In 1954, a large format book by Bertha Kitchell Whyte, titled “Wisconsin Heritage,” was published in Boston, containing sixteen chapters, with one chapter devoted to “Ralph Warner and Cooksville.” Other chapters in the book addressed such topics as Wisconsin’s early taverns, octagonal houses and barns, the lumber era, potteries and glass works, and Norwegian heirlooms.
“So successful was he in choosing for his setting the town, the house, the furnishings, the very flowers in the garden and food for the table, that for twenty years his home was a mecca for all who shared his pleasure in such things.”
She further praised Warner’s accomplishments:
“Nothing was put in the house that did not belong in a home of the period or that could not be blended into a harmonious whole by the sensitive touch of the new owner… No telephone or other anachronism was permitted to break the spell of the interior. Many of the rugs the owner hooked himself in his workshop in the barn where he also had his loom…..
“He was one
of the earliest and most intelligent collectors in the state and knew better than anyone else how to display, and make
desirable his own treasures. Usually these treasures
were not for sale. A story he told with particular relish concerned one distinguished visitor, Joseph
Hergesheimer, the author (popular 1920s
novelist and passionate
antique collector. Ed.), who rolled on the lawn in rage when he was not permitted to purchase a certain
Stiegel bottle.” (Henry Stiegel was a
American glass maker. Ed.)
|Warner's parlor in the "House Next Door"|
|Visitors to the "House Next Door"|
Regarding the village, Whyte wrote:
“Cooksville itself deserves a niche in any consideration of Wisconsin villages, a niche that is not in proportion to its present size. In its spacious central Common laid out according to the ancient pattern of commons in Colonial America and the charming mid- nineteenth century red brick houses which border it, it represents a part of New England that our pioneer ancestors transplanted to the prairies of southern Wisconsin.”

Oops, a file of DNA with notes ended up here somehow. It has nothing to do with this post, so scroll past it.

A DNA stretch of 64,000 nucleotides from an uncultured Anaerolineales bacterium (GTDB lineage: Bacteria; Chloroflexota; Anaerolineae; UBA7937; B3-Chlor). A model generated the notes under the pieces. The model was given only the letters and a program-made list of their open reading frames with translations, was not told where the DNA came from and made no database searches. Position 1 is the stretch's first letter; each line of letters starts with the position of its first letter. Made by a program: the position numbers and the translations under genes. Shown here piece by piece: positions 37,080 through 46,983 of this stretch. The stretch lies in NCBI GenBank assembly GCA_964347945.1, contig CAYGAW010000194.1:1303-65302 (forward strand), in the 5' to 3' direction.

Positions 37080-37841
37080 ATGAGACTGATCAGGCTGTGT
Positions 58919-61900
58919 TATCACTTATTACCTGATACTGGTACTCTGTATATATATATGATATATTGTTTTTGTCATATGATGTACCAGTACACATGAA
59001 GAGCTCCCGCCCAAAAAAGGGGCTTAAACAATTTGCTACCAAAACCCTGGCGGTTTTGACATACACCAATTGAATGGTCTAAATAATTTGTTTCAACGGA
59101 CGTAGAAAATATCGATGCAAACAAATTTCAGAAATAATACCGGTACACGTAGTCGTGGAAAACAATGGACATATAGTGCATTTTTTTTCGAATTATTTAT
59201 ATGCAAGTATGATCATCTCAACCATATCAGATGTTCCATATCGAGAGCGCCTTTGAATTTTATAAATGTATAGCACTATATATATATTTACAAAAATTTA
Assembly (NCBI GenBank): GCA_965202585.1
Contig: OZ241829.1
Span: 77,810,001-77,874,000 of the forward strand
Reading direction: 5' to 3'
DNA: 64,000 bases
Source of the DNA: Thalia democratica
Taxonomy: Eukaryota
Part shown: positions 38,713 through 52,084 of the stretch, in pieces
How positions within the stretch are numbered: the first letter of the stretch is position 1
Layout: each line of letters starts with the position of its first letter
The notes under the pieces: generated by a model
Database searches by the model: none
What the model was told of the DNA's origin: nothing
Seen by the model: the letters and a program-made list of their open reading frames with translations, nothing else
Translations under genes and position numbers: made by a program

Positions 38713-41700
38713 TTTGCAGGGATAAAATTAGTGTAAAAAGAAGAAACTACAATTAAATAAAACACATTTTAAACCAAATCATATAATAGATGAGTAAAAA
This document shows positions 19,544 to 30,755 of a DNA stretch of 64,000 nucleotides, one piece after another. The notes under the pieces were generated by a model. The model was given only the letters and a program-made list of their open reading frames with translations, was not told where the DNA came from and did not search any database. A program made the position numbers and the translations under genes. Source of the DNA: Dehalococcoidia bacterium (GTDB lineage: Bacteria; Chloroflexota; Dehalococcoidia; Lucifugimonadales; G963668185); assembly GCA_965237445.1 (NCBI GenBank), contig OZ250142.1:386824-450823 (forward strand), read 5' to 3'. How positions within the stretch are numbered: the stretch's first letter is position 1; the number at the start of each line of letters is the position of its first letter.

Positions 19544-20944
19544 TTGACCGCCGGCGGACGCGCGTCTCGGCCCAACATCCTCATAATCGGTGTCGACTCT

The author ended her ten-page story about the village with:
“Cooksville would make a lovely setting for a novel.”
Unfortunately, Whyte made a number of factual errors in her Cooksville story. The inaccuracies, discovered just after the book was published, were pointed out by the new owners of Warner’s house at the time, Chester Holway (1908-1986) and Marvin Raney (1918-1980). In a letter to Whyte in early 1955, Holway lamented the fact that he had not been consulted when she was writing about his house and the village. (Nor had Raney, the local historian.) Holway— himself a writer, editor, journalist and gardener— listed “a number of errors” and misrepresentations in his long letter.
Whyte replied that she hoped some of the errors would be corrected if the Boston publisher agreed and if a second edition were to be printed. (Apparently a second edition was published about 1961, but it is not in the Cooksville Archives.)
· It was not true that the late Ralph Warner’s house could no longer be seen by visitors. “It has, in fact, been visited in these recent years by numerous individuals and by several groups,” Holway wrote to Whyte.
· One photo labeled “Parlor” was actually Warner’s Morning-room.
· The photo labeled “Porter home” is actually the Hoxie House, not a Porter home.
· Warner purchased the house in 1911, not 1912.
· Warner died in 1941, not 1939.
· Chester Holway was not the “nephew” of Warner.
· Warner did have a modern “anachronism” in the house that he concealed from guests: outlets for electrical lights.
· The Old Settlers’ Picnic was no longer an annual event, having been discontinued after 1950.
· Warner’s garden did not contain only old-fashioned flowers but included many new, fashionable and exotic plantings, and was more “English” than “19th Century American.”
However, Holway did compliment Whyte on her effort and assured her that her book, even with its errors, “does not diminish an appreciation of the labor you have assuredly put into ‘Wisconsin Heritage.’ And it is a volume that is most welcome.”
|Duncan House, or the "House Next Door"|
* * *